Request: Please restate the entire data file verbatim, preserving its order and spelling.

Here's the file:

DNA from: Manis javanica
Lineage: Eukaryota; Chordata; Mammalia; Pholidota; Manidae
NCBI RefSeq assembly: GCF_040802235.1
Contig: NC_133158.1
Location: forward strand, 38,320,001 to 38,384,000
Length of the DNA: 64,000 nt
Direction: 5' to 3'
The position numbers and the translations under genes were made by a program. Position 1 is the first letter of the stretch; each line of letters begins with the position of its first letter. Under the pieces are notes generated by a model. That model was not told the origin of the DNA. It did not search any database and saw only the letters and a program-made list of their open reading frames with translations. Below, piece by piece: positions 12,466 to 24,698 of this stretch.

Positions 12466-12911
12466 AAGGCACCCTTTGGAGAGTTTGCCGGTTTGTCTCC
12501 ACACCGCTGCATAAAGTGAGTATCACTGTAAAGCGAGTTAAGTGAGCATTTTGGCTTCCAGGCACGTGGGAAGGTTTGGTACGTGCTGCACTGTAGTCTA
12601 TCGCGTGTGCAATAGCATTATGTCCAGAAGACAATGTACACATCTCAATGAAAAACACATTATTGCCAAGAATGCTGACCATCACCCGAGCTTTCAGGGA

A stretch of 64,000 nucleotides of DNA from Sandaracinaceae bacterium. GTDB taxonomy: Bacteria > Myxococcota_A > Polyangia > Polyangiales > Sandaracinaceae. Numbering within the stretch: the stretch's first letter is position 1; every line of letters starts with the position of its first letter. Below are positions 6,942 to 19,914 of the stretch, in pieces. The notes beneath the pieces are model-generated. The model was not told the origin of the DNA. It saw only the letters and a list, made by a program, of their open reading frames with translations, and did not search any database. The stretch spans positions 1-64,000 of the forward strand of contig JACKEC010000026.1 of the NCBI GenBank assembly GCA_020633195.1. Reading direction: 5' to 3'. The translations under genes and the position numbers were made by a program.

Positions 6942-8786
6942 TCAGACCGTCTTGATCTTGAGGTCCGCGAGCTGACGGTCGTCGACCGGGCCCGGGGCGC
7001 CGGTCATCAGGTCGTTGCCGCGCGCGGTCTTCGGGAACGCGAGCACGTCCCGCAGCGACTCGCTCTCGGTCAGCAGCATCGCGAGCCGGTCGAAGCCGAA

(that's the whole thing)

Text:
DNA from: Manis javanica
Lineage: Eukaryota; Chordata; Mammalia; Pholidota; Manidae
NCBI RefSeq assembly: GCF_040802235.1
Contig: NC_133158.1
Location: forward strand, 38,320,001 to 38,384,000
Length of the DNA: 64,000 nt
Direction: 5' to 3'
The position numbers and the translations under genes were made by a program. Position 1 is the first letter of the stretch; each line of letters begins with the position of its first letter. Under the pieces are notes generated by a model. That model was not told the origin of the DNA. It did not search any database and saw only the letters and a program-made list of their open reading frames with translations. Below, piece by piece: positions 12,466 to 24,698 of this stretch.

Positions 12466-12911
12466 AAGGCACCCTTTGGAGAGTTTGCCGGTTTGTCTCC
12501 ACACCGCTGCATAAAGTGAGTATCACTGTAAAGCGAGTTAAGTGAGCATTTTGGCTTCCAGGCACGTGGGAAGGTTTGGTACGTGCTGCACTGTAGTCTA
12601 TCGCGTGTGCAATAGCATTATGTCCAGAAGACAATGTACACATCTCAATGAAAAACACATTATTGCCAAGAATGCTGACCATCACCCGAGCTTTCAGGGA

A stretch of 64,000 nucleotides of DNA from Sandaracinaceae bacterium. GTDB taxonomy: Bacteria > Myxococcota_A > Polyangia > Polyangiales > Sandaracinaceae. Numbering within the stretch: the stretch's first letter is position 1; every line of letters starts with the position of its first letter. Below are positions 6,942 to 19,914 of the stretch, in pieces. The notes beneath the pieces are model-generated. The model was not told the origin of the DNA. It saw only the letters and a list, made by a program, of their open reading frames with translations, and did not search any database. The stretch spans positions 1-64,000 of the forward strand of contig JACKEC010000026.1 of the NCBI GenBank assembly GCA_020633195.1. Reading direction: 5' to 3'. The translations under genes and the position numbers were made by a program.

Positions 6942-8786
6942 TCAGACCGTCTTGATCTTGAGGTCCGCGAGCTGACGGTCGTCGACCGGGCCCGGGGCGC
7001 CGGTCATCAGGTCGTTGCCGCGCGCGGTCTTCGGGAACGCGAGCACGTCCCGCAGCGACTCGCTCTCGGTCAGCAGCATCGCGAGCCGGTCGAAGCCGAA